Former president Donald Trump and several Republican-led state legislatures continue to try to discredit the 2020 presidential election. Although many countries find it challenging to resolve electoral disputes, doing so is much more difficult and uncertain in the United States than elsewhere. That’s for several reasons. Congress has an unusual role and functions under a vague federal law. What’s more, the United States has a complicated web of local, state and national laws and practices that could make fairly adjudicating future disputes even more difficult.

Here’s what you need to know about the rules of the game, here and abroad, for resolving contested elections.

Electoral conflicts are inevitable

Formal disputes over election outcomes are common around the globe. Various academic projects regularly recognize numerous countries’ election systems as better-run than those in the United States — and even these regularly find their election results challenged. For example, Germany handled 275 disputes challenging the results of its 2017 legislative election, encompassing both complaints from one of its 299 electoral districts and complaints about the hundreds of seats distributed using proportional representation. In 2018 and 2019, the Supreme Electoral Tribunal of Costa Rica adjudicated 738 disputes about municipal and national elections. And in 2017, after the French National Assembly elections, voters and candidates filed hundreds of disputes, and the Constitutional Council invalidated the results of eight races. But French election results are often canceled and so were not unexpected. The process is orderly; that’s probably part of the reason the V-Dem Institute regards France’s electoral democracy more highly than that of the United States.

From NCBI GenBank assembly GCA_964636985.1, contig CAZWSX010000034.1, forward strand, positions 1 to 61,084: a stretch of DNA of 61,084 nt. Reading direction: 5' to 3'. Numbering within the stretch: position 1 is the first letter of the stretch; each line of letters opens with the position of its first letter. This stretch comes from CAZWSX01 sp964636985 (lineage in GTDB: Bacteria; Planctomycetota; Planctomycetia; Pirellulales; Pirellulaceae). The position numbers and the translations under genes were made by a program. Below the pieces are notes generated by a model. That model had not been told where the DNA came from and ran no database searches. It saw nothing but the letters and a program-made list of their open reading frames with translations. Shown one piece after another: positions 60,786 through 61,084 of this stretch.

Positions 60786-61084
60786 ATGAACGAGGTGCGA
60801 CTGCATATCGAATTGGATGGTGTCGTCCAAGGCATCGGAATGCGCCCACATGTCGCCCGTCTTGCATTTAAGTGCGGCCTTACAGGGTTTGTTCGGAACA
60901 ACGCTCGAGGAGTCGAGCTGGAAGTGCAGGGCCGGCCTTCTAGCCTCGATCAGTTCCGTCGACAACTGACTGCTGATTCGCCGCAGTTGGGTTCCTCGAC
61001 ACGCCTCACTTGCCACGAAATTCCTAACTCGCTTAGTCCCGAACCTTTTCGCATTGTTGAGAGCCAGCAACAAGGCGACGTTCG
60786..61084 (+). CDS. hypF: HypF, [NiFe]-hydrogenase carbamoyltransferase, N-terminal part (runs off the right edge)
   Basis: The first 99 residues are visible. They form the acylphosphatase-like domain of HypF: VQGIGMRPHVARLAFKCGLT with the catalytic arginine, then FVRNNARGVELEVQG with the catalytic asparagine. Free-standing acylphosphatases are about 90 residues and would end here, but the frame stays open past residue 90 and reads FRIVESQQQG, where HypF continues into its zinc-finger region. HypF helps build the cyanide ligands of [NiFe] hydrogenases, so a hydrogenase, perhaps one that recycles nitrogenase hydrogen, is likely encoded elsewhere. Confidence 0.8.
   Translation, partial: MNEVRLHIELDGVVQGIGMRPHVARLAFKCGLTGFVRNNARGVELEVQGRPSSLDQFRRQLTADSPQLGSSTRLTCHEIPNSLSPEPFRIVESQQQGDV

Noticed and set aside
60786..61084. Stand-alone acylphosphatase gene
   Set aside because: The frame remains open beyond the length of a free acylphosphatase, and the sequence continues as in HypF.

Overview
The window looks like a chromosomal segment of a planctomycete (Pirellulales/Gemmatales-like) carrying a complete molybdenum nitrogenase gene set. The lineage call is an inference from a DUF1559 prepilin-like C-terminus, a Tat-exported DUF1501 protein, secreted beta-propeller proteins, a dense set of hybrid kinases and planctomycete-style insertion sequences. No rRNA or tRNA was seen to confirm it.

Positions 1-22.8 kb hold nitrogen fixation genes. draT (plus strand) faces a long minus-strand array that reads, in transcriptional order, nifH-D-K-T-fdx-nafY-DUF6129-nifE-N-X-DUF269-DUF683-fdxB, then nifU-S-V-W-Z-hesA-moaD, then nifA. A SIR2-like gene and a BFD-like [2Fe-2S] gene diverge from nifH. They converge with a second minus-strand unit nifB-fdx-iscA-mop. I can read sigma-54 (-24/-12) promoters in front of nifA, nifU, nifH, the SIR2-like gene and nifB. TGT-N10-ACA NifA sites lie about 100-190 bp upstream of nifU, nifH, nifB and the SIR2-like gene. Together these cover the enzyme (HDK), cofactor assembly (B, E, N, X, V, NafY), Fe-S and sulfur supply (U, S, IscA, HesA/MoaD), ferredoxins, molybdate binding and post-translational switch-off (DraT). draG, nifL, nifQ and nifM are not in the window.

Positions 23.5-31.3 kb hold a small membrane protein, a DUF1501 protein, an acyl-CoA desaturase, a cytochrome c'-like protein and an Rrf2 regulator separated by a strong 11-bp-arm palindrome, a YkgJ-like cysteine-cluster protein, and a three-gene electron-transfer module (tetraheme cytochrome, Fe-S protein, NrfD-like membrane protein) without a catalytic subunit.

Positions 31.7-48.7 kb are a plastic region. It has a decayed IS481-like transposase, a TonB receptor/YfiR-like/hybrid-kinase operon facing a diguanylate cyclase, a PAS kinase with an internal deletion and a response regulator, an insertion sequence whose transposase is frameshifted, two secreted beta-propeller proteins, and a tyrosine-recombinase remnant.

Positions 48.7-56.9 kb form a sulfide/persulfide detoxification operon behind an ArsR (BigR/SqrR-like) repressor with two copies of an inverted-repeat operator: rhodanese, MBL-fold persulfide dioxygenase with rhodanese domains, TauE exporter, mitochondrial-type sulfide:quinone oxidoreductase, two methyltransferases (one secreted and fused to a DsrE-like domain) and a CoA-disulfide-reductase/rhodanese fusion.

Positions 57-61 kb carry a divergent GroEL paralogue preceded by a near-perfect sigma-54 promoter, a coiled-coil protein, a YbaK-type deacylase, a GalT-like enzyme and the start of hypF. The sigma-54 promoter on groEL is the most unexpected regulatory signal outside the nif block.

The U.S. dispute resolution system is unlike that of any other democracy

In the U.S. system, any disputes over who won a state’s presidential election (and, therefore, its electoral votes) are first handled by that state. If disputes remain, the Constitution and the Electoral Count Act (ECA) charge Congress with deciding the winner. Congress’s role has been largely a formality; it receives, tallies and certifies the states’ electoral votes. Only if Congress deems the results not “regularly given” — in the ECA’s vague language — would they be challenged. That happened in 2005, when congressional Democrats challenged Ohio’s slate of presidential electors, before it again happened in the 2020 elections. Congress is also charged with mediating disputes about its own members’ elections, as with a 2020 dispute over who won an Iowa congressional seat.

This is unusual. According to the International Institute for Democracy and Electoral Assistance, only six other countries have their legislatures verify their own elections. And only the United States channels presidential election disputes through its national legislature.

Several Latin American countries used to have this system, but in the late 20th century, they created independent electoral commissions and courts to resolve disputes. One study finds that doing so made it harder for the legislature and executive branches to conspire to subvert democratic elections and decreased electoral fraud, increasing political stability. Doing so in the United States would require a constitutional amendment and changes to the ECA, as the Constitution explicitly gives each house of Congress the ability to monitor its own elections, while the ECA regulates presidential contests.